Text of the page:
The National Football League has fired back at The New York Times over a story published today alleging that the NFL’s concussion research is deeply flawed. The NFL says the Times “published pages of innuendo and speculation for a headline with no basis in fact.”
In a statement, the NFL says the Times’s story is “contradicted by clear facts that refute both the thesis of the story and each of its allegations.”
The NFL also says, “The studies that are the focus of the Times’ story used data collected between 1996-2001. They were necessarily preliminary and acknowledged that much more research was needed.”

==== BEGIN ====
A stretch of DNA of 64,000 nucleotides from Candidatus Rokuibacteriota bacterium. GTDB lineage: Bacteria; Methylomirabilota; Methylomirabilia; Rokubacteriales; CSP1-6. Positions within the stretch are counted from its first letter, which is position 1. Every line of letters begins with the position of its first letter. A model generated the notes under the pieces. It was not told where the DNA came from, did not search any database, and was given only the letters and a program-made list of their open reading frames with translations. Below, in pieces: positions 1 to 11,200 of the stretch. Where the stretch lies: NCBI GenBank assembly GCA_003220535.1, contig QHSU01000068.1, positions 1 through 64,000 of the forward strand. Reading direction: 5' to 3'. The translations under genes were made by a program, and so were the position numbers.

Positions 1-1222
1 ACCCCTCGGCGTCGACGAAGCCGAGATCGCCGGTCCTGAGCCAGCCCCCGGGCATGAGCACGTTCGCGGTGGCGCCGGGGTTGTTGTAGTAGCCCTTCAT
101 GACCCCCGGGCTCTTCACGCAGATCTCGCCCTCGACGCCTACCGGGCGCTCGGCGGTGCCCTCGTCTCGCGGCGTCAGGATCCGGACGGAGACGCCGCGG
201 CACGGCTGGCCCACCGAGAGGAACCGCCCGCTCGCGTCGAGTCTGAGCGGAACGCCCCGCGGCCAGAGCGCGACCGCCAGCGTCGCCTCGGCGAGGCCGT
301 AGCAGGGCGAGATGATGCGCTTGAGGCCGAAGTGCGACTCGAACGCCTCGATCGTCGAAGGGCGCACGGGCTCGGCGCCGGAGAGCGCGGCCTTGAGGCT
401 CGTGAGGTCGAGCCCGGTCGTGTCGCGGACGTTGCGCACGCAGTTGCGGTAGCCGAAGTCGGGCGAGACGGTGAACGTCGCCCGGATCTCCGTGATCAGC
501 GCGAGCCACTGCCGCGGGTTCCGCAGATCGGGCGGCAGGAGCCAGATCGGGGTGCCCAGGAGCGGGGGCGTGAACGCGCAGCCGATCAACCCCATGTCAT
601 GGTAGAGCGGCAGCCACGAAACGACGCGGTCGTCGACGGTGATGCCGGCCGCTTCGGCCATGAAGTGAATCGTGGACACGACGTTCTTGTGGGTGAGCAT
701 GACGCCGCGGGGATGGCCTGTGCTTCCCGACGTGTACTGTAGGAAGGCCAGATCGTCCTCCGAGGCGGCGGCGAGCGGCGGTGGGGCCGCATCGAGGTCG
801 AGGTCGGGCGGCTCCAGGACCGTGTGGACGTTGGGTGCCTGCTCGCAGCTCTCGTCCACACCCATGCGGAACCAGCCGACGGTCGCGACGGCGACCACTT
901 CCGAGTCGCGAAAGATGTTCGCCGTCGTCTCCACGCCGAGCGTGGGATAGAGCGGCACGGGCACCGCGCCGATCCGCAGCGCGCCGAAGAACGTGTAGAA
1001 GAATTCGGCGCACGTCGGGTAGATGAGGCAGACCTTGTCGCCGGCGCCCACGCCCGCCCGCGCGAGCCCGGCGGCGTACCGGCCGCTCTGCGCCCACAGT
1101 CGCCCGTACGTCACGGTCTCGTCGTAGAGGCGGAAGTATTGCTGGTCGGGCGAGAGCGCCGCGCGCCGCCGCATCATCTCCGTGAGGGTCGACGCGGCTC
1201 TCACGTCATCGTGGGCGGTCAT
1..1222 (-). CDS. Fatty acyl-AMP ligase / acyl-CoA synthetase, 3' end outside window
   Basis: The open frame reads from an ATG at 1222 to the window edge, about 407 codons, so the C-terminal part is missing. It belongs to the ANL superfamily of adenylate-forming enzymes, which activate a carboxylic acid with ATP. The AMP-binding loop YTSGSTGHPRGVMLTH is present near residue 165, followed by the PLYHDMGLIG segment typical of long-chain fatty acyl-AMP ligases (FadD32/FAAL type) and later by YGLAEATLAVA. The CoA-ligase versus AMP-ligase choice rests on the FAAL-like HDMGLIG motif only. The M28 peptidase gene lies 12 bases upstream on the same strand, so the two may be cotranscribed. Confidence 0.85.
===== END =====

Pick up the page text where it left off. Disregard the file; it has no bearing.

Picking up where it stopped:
“The story claims that the League relied on legal advice from Lorillard and the Tobacco Institute. In fact, neither then-NFL Commissioner, Mr. Tagliabue, the League nor its counsel ever solicited, reviewed, or relied on any advice from anyone at Lorillard or the Tobacco Institute regarding health issues,” the statement says.
The league claims to have been on the “forefront of promoting and funding independent research on these complex issues” since the time of the study. The NFL accuses the Times of ignoring more than 50 pages of information demonstrating the facts.
“Contact sports will never be concussion-free, but we are dedicated to caring for our players, not just throughout long careers but over the course of long lives,” the statement says.
Read the entire NFL statement here.